Sunday, March 4, 2012

Al Trautwig's finest work

Yesterday's televised version of the American Cup featured some of the very finest of NBC's commentary (which means to say the very worst) and some of the best chestnuts belonged to Al Trautwig, the resident "average Joe," who is supposed to ask the questions on behalf of the non-gymnastics experts out there.

One of yesterday's competitors at Madison Square Garden was Bronx native John Orozco and you better believe that NBC did as much as humanly possible with it. In addition to a fluff piece about Orozco growing up on the rough and tumble streets of Beirut, er, I mean the Bronx, Al had these verbal gems about the northernmost borough in New York City.

Before introducing the fluff piece, the camera zoomed in on Orozco's pores and Al narrated, "His road to this American Cup is a lot like the streets of New York--filled with human potholes."

What exactly are "human potholes" Al? Anyone? From what the little piece showed, Orozco hails from a tight knit, loving family who have had their share of troubles but nothing extraordinary in its pathos. They live in a rough neighborhood and support themselves off of a civil servant's family. Not wealthy and certainly not able to handle the expenses that go into training an elite athlete, but they are not about to make a movie of the week about him just yet.

But Trautwig was not yet done with the bane of NYC drivers' lives. After Orozco's fall from the pommel horse, Al said, "New York City where John Orozco is from is a city with many potholes and that was one on the way to London."

Hey Al--we get it. New York has a lot of potholes. And I guess to the folks in other parts of the country who were watching the competition, NYC is nothing more than the pothole riddled, graffiti covered capital of godless secular Jewish atheists. And while that's true, most of us pay little or no mind to the potholes because the majority of New Yorkers take mass transit. Next time compare Orozco's tribulations to the subway system, will ya?

But while we're awkwardly linking competitors' family backgrounds to what is happening during the meet, let's extend the same courtesy to Danell Leyva. As you probably know if you watched the broadcast because they mentioned it about a thousand times that Leyva and his family left Cuba when he was just one years old.

"Just as Danell and his parents fled Cuba and Castro for the U.S. and with that high bar routine, Leyva has run away from the other competitors with the American Cup title."

See, I could work for NBC too. (Anyone want to start an online campaign?)


Cera said...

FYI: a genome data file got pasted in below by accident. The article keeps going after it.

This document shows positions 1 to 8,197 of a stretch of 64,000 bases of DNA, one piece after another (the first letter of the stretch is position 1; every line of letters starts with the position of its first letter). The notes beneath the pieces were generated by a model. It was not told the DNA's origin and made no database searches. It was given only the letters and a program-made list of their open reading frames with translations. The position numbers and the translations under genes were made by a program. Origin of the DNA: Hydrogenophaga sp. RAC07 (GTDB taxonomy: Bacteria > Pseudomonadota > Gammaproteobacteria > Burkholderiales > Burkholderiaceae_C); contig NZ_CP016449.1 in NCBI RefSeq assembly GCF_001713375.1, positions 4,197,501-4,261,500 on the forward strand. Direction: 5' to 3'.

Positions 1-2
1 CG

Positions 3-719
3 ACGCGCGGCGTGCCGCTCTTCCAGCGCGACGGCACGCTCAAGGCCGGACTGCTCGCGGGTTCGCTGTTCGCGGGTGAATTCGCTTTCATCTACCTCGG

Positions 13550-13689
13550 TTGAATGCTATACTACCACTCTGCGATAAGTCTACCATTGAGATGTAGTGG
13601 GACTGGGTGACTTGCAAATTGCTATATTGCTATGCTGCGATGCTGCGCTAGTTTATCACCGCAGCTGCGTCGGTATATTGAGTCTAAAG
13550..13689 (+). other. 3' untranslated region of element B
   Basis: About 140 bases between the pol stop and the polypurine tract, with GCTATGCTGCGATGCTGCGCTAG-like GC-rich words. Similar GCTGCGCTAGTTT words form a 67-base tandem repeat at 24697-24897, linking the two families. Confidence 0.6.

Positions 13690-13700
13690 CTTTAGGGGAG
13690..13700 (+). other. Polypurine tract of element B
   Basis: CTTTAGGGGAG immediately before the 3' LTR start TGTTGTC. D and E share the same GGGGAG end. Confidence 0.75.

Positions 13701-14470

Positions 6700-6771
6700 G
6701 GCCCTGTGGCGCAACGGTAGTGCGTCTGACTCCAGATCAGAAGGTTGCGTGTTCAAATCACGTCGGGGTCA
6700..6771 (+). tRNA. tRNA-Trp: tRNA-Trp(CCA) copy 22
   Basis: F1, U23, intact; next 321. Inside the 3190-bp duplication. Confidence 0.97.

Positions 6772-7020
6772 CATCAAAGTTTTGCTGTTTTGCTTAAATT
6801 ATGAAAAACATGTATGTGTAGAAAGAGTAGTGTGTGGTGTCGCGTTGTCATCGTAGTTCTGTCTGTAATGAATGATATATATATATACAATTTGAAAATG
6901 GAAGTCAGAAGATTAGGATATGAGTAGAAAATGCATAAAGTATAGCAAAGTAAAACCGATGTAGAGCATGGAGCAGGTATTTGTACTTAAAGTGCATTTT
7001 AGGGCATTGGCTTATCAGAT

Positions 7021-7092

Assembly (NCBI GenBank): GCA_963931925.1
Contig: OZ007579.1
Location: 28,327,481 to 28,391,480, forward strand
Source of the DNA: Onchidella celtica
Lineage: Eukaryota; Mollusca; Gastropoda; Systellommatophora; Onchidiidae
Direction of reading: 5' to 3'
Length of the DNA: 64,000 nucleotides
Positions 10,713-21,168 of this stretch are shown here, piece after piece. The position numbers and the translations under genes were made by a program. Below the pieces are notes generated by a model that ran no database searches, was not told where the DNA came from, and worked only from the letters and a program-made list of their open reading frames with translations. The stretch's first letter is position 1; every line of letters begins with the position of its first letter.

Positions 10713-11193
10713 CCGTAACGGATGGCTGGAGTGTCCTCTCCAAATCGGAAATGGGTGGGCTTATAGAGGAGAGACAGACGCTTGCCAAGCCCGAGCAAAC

I have just discovered your blog & am eagerly catching up.

What Trautwig is really trying to say is: "Look! Orozco's NOT WHITE! In fact, he's BLACK! There is a black gymnast! We are shocked! He must be a very special snowflake indeed!"

But he can't say that, of course, because Americans don't talk openly about race, so instead he has to keep saying "The Bronx! He's from the Bronx!"

I am sure that the institutionalised racism in the US has had an effect on Orozco's life and career, and that as a black American athlete in a sport with few people of colour he has had some challenges which white gymnasts don't face. And an honest analysis of this would be fascinating. But Trautwig and "honest analysis" are, of course, impossible, and so we're reduced to the usual NBC least common denominator, where we are supposed to read "Bronx" as "poor black kid from a tough neighbourhood overcoming odds thus proving that racism doesn't exist". Feh.

Dvora Meyers said...

Yes, there definitely seems to be something vaguely racist (and definitely gross) about what Trautwig was saying though someone was telling me that during the coverage of the NYC marathon he also said something about human potholes. I haven't yet had a chance to look into that. Even if he did, the insistence on it this time around (when Orozco was not in fact running on the pavement as the marathon runners were) does seem to be a way of referring to his race and socioeconomic background.

As a native New Yorker, I am annoyed for an additional reason--i just can't stand when lazy cliches about the city are used. I got annoyed when the subway on 2 Broke Girls was covered in graffiti (what is it? the 80s?) and stuff like this.

Hey Al-next time you are searching for something that has a hole and is New York-y, might I suggest the bagel?